The Banana Belt – Southern Alaska - 10/10/2017


As opposed to the Alaskan Arctic, portions of south Alaska are relatively balmy with average annual temperatures approximately 28 degrees Celsius higher than Alaska’s north coast, thus giving rise to the humorous name ‘Banana Belt’. The weather here is modified by the warm Alaska Current, a remnant of the Kuroshio Current. Besides having relatively warm weather, Southern Alaska is a region of mountains interspersed with labyrinthine waterways, glaciers and rain forests.

Weather conditions range from glorious on some summer days, to seemingly continuous fog, torrential rains, and winter blizzards. Areas with over 150 inches of precipitation are not uncommon in SE Alaska. Even today, much of this area is sparsely settled and is a veritable wilderness. Bears, wolves, and other wildlife are quite common on land while whales, seals, and sea lions frequent the waterways. Wild surf accompanying North Pacific storms pummels the outer coast while strong currents, tidal ranges between 10 and 30 feet, and numerous pinnacle rocks rising nearly to the surface added to the danger of navigating the channels. Numerous submerged rocks and pinnacles in Alaskan waters bear the name of the unlucky vessel that struck it and was lost. Potentially hostile natives, landslides, volcanic eruptions, and the occasional great earthquake and tsunami rounded out the pantheon of difficulties facing the surveyors. The United States Coast Survey began operations in this challenging environment in 1867 when coast surveyor George Davidson headed a party of scientists that studied the geography and resources of Alaska prior to completing its purchase from imperial Russia. Davidson’s influential report was a factor in the completion of the purchase.

A few years later the Coast Survey vessel Yukon, commanded by William Healy Dall, was in Lituya Bay checking the accuracy of the old charts and determining the positions and heights of the surrounding mountain peaks that rose to over 16,000 feet. As noted in the Coast Survey report for 1874, “Vertical angles were measured to determine the heights of mountains in that region that serve as landmarks at sea. Observations for time, azimuth, and latitude were made at Lituya Entrance, and the position given on most charts found to be erroneous. The chart of the inner bay, by La Perouse, was tested, and proved to be generally accurate. Here the party on the Yukon had much difficulty in preventing the persistent attempts of the natives to board the vessel, but fortunately they were kept off without bloodshed. It is added in the report that these natives distill their own rum, and are well supplied with the best kinds of firearms.”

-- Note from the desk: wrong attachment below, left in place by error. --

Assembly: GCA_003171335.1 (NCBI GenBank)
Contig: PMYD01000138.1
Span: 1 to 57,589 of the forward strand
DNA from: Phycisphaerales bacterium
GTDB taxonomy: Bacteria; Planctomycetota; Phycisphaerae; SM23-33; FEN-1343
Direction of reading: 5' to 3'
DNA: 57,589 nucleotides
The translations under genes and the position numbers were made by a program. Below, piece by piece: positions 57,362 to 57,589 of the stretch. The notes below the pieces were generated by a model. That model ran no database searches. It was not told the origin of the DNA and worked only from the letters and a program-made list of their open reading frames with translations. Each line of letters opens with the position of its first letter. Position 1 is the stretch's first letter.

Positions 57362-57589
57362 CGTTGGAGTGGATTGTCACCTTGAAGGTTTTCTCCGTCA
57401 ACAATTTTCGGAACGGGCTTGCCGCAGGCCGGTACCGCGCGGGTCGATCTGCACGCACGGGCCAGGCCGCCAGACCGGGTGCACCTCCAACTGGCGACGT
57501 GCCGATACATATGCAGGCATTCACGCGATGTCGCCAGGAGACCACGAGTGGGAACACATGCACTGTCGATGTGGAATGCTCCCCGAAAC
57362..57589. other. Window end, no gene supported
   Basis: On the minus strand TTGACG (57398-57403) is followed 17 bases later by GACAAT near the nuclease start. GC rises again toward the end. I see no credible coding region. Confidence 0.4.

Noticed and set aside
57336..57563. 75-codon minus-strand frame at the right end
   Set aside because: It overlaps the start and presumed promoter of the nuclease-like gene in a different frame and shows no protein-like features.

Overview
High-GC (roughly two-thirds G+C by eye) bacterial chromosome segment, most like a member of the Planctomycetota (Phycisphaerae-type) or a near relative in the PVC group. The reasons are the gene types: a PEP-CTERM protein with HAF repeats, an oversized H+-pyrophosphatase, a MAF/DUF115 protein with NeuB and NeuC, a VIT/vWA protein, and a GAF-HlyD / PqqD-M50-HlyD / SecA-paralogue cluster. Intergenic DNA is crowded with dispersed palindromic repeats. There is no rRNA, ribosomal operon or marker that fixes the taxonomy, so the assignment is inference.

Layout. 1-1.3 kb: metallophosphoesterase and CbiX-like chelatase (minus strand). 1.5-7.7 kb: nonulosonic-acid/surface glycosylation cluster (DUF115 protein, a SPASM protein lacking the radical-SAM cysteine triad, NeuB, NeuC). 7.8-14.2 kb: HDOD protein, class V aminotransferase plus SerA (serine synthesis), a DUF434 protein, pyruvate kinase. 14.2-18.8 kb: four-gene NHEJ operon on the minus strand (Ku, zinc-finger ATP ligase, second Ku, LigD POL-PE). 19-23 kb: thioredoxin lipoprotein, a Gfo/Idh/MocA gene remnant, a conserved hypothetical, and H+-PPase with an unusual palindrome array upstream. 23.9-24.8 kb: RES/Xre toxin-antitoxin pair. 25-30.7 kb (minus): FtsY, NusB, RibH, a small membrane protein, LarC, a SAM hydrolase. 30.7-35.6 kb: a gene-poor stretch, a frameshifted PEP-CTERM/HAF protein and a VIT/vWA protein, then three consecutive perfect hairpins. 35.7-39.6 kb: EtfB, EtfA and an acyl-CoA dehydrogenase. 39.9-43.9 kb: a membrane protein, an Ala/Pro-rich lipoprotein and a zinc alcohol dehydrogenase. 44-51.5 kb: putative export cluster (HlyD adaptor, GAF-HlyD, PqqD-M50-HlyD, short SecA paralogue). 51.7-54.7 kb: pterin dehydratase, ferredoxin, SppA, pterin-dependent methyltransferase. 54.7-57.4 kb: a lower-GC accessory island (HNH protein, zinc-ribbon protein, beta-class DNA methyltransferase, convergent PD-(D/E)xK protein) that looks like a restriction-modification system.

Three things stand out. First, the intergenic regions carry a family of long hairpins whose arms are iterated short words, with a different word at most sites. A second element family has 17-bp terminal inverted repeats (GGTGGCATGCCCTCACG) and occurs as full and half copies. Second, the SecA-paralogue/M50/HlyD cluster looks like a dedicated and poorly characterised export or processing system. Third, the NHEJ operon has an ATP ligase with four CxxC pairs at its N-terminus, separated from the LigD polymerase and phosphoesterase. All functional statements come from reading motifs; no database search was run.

As the commercial riches of Alaska became apparent, demands were placed on the then Coast Survey (Coast and Geodetic Survey after 1878) to accelerate the surveying of its waterways. Ships were sent north to accomplish this Herculean task encompassing over 30,000 miles of tidal shoreline. This effort continues today. The methodology followed by the surveyors was basically the same up to the end of World War II. Captain Thomas Maher described the field season of 1911:

“I was placed in camp … to make astronomical observations for the determination of latitude, longitude, azimuth and magnetic variation, a plane table survey of the shore line, and in spare time a preliminary survey of the channel over the bar. Of course it was never thought that these Great Expectations would be realized, as it rained about fifty percent of the time and blew gales the balance. The ship party dumped our camp equipment and instruments on the beach and then departed immediately. That was part of the psychology underlying large scale surveying operations. Get away before the shore party finds out what they have been handed. I was a victim on numerous occasions, but the knowledge thus absorbed was very useful when I became Chief of Party.”

“During the following year work was resumed in this general area. Storm followed storm and the indications by the barometer were unreliable. On these trips to the northward and westward, part of the crew and many of the officers would not see port nor civilization from the beginning to the end of the season, as they were often left in camp, to carry on survey work while the ship went to the nearest port for supplies. Survey work, mountain climbing, surf landings, soundings in tide rips, create a necessary cooperation and closer association than is customary aboard ship. Of course there was the natural gripe about food for which there was a foundation. For three months, while doing launch hydrography, the lunch consisted of beans, pork, coffee and bread.” (Concerning launch lunch, the editor can attest from personal experience that the tradition of poor fare continued well into the 1970s.)

The practice of leaving parties ashore while the ship departed continued for at least another forty years in all Alaskan waters. Until the advent of radio communications, these parties were left to work on their own until the return of the vessel.